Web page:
To and from origin stations can be difficult: More on the Silver Line and intra-neighborhood transit (tertiary network)
The initial Purple Line series on driving complementary improvements across the transit network ("Setting the stage for the Purple Line light rail line to be an overwhelming success: Part 1 | simultaneously introduce improvements to other elements of the transit network") missed some items, which I added in later updates ("Codifying the complementary transit network improvements and planning initiatives recommended in the Purple Line writings").
One item was creating intra-neighborhood shuttle services to move people to and from new transit stations without them having to drive.
21. Create intra-district shuttle services within the catchment area of the individual light rail stations to get people to and from light rail stations without having to drive.Hail, FRED! San Diego’s subsidized shuttle will give free rides downtown for another year," San Diego Union-Tribune).
Note that the original PL series on Silver Spring did discuss an intra core shuttle system to complement their parking structures and to allow for converting Fenton Avenue to a sustainable mobility corridor. But at the time I didn't think to extend this tertiary transit concept to the transit sheds of other PL stations.
The Seattle electric shuttle service FRED, was mentioned as an example. Another example is the taxi collectif program of the STM transit system in Montreal, which operates at end of line stations.
In last week's piece on the opening of the second phase of the Silver Line ("Metrorail Silver Line phase two opening this week"), and in the original piece ("Using the Silver Line as the priming event, what would a transit network improvement program look like for NoVA?") I never did add a similar point.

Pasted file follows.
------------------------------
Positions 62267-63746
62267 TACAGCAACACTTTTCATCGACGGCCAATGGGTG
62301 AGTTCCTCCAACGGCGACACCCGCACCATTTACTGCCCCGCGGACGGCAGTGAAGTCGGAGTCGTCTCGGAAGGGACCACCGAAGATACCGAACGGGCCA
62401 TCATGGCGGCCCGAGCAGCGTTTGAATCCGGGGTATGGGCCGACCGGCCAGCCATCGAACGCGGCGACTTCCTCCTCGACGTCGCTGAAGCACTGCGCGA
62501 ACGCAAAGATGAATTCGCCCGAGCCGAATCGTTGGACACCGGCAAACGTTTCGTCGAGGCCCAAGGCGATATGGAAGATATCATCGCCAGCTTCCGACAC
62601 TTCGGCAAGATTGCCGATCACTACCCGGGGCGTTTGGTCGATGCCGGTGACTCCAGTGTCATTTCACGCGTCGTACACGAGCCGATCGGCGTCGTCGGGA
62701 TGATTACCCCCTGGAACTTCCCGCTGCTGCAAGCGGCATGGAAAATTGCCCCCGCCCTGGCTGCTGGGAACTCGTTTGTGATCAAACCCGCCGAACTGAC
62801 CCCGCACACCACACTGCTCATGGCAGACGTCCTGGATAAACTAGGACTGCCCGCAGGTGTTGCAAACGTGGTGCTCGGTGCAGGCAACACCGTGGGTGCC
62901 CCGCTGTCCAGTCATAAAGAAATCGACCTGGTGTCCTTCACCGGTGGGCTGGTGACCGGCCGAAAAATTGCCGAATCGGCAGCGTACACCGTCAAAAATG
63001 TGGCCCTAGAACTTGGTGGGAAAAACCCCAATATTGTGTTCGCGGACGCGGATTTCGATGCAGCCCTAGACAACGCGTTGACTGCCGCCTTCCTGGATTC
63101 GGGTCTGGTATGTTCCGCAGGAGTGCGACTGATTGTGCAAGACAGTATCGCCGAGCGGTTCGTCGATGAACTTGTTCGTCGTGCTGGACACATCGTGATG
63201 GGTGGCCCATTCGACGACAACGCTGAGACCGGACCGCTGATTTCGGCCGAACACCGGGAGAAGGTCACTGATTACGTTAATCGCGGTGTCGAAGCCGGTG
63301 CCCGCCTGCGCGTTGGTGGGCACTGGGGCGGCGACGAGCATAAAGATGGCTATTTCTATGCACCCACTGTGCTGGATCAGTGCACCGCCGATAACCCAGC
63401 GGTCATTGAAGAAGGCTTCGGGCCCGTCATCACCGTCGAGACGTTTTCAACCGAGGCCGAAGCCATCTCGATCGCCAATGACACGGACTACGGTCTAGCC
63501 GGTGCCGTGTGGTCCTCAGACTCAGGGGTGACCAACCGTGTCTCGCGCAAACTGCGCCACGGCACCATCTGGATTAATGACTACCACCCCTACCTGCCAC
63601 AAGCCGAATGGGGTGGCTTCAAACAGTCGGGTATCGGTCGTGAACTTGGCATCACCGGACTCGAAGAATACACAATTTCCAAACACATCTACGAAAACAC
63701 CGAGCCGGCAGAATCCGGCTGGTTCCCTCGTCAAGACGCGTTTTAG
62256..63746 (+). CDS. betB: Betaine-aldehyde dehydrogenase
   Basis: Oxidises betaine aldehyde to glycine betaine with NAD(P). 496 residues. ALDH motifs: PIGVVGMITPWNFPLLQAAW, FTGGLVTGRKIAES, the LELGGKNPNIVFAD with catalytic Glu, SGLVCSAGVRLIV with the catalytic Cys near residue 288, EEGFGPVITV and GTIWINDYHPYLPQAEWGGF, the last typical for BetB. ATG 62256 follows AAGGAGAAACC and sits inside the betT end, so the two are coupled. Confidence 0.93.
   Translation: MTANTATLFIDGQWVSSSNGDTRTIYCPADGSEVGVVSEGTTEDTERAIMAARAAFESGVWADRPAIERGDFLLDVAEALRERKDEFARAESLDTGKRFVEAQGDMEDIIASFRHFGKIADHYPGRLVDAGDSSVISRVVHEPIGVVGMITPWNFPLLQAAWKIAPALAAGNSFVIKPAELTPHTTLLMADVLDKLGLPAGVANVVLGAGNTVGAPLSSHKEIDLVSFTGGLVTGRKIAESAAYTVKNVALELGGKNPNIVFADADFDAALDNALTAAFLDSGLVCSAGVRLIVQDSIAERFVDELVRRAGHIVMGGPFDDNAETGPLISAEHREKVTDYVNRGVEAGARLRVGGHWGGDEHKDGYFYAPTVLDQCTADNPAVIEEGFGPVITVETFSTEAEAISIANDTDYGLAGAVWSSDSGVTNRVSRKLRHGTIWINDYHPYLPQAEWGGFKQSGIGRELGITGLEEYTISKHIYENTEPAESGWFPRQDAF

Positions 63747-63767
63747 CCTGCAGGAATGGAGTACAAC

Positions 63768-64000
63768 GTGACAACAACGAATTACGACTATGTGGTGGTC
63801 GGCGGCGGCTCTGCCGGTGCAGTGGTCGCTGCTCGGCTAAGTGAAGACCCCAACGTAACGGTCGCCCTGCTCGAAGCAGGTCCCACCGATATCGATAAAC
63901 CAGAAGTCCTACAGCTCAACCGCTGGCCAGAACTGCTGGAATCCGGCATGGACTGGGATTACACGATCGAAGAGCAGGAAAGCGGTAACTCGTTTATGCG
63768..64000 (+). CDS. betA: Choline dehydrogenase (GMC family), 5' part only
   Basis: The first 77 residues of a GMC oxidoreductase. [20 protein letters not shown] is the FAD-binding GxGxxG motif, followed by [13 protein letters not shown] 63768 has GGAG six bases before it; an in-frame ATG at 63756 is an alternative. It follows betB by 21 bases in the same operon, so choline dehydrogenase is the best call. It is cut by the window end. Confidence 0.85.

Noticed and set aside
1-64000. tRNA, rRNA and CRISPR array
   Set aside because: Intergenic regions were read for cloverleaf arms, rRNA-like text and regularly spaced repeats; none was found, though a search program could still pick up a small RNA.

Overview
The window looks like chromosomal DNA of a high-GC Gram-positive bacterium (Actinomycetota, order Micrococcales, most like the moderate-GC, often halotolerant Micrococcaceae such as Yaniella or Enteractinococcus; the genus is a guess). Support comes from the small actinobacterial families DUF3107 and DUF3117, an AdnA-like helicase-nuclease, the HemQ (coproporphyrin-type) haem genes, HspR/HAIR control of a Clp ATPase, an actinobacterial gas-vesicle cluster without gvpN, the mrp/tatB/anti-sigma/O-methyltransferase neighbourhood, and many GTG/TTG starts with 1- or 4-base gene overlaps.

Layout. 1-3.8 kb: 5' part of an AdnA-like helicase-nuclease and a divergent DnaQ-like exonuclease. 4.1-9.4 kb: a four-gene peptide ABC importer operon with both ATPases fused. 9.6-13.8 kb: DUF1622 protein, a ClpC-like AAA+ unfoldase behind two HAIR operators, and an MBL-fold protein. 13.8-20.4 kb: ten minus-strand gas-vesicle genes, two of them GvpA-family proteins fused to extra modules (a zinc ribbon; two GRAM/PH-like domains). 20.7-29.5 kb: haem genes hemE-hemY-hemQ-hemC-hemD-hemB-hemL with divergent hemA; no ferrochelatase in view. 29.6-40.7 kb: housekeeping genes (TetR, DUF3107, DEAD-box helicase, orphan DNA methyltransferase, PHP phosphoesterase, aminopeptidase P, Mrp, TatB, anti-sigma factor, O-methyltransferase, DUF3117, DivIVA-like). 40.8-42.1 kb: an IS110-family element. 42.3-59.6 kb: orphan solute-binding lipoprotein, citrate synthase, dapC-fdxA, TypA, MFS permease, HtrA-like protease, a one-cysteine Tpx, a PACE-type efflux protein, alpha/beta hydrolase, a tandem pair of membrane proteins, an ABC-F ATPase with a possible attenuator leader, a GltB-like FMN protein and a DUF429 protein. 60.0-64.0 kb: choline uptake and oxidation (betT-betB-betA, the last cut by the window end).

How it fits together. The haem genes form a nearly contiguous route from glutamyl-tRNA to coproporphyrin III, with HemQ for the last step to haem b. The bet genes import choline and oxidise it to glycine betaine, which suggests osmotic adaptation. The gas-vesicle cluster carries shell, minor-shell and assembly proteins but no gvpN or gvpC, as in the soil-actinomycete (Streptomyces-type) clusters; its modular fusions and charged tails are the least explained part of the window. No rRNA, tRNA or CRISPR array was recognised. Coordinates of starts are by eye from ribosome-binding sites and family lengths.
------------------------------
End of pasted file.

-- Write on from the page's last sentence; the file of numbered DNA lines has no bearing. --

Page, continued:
Although I did here, "Tysons (Corner) 10 Years after the plan to make it more walkable: the necessity of implementation mechanisms" (2020).
This comes up in a letter to the editor to the Post ("Why I won’t take the Silver Line to Dulles"). The author makes the point that it's not easy to get from his house to a subway station, especially for trips to the airport, which include luggage. From the letter:
Taking the Silver Line to Washington Dulles International Airport is impractical because I don’t live within walking distance of a Metro station. Instead, I’d have to walk 10 minutes to a bus that runs every 30 minutes, or take a taxi or a ride-hailing service to a Metro station. I can’t drive my own car because overnight parking is allowed only at four stations: Greenbelt, Huntington, Franconia-Springfield and Wiehle-Reston East. According to Metro’s website, “each of these stations has between 15 and 17 spaces allocated for multiday use of up to 10 days. Availability is on a first-come, first-served basis.” That’s a total of fewer than 65 spaces for the 15 million passengers Dulles serves each year, along with people who use these spaces when they travel from Reagan National Airport or Union Station.
I have many pieces on airport transportation related issues:
-- "Manhattan Institute misses the point about the value of light rail transit connections to airports | Utility and the network effect: the transit network as a platform ," 2020
-- "Airport transportation demand management in flux," 2019
-- "Transportation demand management, transit: Los Angeles Airport (LAX) and Logan Airport, Boston," 2019
-- "London's Stansted Airport provides digital information on transit options," 2019
-- "Why not a bicycle hub at National Airport?, focused on capturing worker trips but open to all," 2017
-- "A brief comment on ground transportation at National Airport vis a vis VRE rail service," 2016
-- "Revisiting stories: ground transportation at airports (DCA/Logan)," 2017